An illuminating account of John F. Kennedy’s brief but transformative tenure in the White House, from acclaimed author and historian Mark K. Updegrove, head of the LBJ Foundation and presidential historian for ABC News
“Tremendously absorbing and inviting… An important book.”—Doris Kearns Goodwin • “Elegant, concise, [and] knowing.”—Michael Beschloss • “Rescues JFK from Camelot mythology.”—Richard Norton Smith
Nearly sixty years after his death, JFK still holds an outsize place in the American imagination. While Baby Boomers remember his dazzling presence as president, millennials more likely know him from advertisements for Omega watches or Ray Ban sunglasses. Yet his years in office were marked by more than his style and elegance. His presidency is a story of a fledgling leader forced to meet unprecedented challenges, and to rise above missteps to lead his nation into a new and hopeful era.
Kennedy entered office inexperienced but alluring, his reputation more given by an enamored public than earned through achievement. In this gripping new assessment of his time in the Oval Office, Updegrove reveals how JFK’s first months were marred by setbacks: the botched Bay of Pigs invasions, a disastrous summit with the Soviet premier, and a mismanaged approach to the Civil Rights movement. But the young president soon proved that behind the glamour was a leader of uncommon fortitude and vision.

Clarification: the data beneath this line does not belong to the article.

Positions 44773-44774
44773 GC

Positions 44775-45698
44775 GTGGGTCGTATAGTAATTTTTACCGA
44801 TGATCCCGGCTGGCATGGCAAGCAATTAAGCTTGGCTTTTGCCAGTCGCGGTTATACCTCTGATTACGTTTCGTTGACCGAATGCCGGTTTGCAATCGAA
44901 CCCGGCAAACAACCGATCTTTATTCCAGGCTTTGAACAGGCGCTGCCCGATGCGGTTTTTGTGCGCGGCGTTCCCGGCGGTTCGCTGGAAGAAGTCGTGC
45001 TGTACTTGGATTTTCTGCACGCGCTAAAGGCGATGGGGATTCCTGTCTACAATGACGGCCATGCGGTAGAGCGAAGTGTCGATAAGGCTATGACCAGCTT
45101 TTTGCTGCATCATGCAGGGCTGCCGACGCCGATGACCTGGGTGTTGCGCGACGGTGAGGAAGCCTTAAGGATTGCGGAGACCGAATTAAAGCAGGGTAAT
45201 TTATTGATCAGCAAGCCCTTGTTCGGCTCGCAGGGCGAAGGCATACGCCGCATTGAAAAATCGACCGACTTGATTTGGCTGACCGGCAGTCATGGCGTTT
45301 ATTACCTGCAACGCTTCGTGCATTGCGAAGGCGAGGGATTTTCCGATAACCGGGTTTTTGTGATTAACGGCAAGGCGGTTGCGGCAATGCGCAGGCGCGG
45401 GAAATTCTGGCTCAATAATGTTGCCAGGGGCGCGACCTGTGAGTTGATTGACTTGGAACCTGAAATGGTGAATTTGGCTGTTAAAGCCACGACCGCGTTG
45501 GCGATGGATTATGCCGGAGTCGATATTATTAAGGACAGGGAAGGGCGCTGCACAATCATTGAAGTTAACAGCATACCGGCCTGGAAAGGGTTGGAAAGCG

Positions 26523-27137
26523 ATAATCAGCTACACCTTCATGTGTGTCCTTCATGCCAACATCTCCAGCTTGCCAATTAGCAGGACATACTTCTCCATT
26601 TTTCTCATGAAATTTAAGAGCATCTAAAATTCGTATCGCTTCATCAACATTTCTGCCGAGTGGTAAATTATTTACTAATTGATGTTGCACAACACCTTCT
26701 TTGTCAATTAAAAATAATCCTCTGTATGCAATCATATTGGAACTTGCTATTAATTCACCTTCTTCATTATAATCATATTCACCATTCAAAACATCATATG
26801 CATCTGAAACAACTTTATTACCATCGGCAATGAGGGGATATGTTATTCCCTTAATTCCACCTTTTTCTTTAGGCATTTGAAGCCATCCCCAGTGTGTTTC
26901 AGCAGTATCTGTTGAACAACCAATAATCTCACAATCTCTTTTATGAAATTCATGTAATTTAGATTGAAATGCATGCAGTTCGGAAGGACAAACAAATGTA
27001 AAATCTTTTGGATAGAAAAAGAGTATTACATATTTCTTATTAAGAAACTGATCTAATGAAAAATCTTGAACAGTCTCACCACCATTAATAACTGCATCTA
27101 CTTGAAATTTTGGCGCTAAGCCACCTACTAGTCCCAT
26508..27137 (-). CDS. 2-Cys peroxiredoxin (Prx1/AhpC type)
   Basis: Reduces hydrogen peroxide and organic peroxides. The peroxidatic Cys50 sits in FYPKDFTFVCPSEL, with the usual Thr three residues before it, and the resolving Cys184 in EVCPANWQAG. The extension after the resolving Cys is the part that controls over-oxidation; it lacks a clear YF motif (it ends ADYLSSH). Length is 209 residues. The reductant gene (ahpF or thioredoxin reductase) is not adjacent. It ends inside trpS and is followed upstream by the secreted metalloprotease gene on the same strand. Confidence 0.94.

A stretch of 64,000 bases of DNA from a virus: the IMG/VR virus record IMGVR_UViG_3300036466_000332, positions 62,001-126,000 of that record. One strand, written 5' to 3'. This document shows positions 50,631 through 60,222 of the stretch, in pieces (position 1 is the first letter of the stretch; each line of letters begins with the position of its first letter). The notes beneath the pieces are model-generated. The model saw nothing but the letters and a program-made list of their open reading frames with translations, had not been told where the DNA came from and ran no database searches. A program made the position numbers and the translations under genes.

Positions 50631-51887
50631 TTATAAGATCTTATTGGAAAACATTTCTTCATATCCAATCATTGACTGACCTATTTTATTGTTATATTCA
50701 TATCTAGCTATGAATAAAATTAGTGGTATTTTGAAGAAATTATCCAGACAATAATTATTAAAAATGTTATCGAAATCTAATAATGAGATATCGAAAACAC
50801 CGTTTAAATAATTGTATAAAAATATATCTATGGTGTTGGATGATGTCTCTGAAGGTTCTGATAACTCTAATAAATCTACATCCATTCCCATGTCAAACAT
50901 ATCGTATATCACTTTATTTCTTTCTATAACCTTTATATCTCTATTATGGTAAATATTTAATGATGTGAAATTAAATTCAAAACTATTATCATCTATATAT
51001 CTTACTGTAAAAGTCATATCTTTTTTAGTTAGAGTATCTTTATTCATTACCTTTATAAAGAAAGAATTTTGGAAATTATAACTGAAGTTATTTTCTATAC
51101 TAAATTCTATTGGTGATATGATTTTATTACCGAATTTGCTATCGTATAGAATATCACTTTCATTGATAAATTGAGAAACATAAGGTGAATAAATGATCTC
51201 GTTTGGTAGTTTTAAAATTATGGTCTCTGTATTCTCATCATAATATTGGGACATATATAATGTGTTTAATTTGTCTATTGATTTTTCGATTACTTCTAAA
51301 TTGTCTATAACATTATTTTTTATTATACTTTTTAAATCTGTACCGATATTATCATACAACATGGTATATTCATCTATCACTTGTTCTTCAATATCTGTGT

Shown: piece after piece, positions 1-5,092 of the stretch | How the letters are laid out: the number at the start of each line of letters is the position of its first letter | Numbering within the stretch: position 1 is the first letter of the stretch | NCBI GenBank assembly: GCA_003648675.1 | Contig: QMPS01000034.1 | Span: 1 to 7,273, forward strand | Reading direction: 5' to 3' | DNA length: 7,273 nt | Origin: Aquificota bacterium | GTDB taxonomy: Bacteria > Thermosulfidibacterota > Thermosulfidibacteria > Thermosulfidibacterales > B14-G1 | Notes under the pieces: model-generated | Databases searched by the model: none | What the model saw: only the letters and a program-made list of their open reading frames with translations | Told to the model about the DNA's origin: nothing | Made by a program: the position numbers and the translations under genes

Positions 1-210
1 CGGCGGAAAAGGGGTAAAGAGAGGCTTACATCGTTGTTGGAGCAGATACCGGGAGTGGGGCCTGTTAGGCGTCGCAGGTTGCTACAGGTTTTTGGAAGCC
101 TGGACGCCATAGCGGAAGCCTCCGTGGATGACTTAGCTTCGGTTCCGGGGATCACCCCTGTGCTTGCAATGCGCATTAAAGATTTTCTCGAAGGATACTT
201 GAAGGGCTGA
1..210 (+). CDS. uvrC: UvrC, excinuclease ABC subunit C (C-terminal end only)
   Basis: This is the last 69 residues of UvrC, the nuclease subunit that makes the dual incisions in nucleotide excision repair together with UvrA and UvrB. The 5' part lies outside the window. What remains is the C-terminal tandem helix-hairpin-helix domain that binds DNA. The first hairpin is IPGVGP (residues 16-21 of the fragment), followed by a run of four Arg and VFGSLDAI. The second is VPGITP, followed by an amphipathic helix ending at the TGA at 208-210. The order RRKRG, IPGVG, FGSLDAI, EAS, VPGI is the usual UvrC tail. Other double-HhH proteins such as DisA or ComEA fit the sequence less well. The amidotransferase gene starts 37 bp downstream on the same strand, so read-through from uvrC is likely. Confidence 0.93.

A humbled Kennedy conceded his mistakes, and, importantly for our times, drew important lessons from his failures that he used to right wrongs and move forward undaunted. Indeed, Kennedy grew as president, radiating greater possibility as he coolly faced a steady stream of crises before his tragic end.
Incomparable Grace compellingly reexamines the dramatic, consequential White House years of a flawed but gifted leader too often defined by the Camelot myth that came after his untimely death.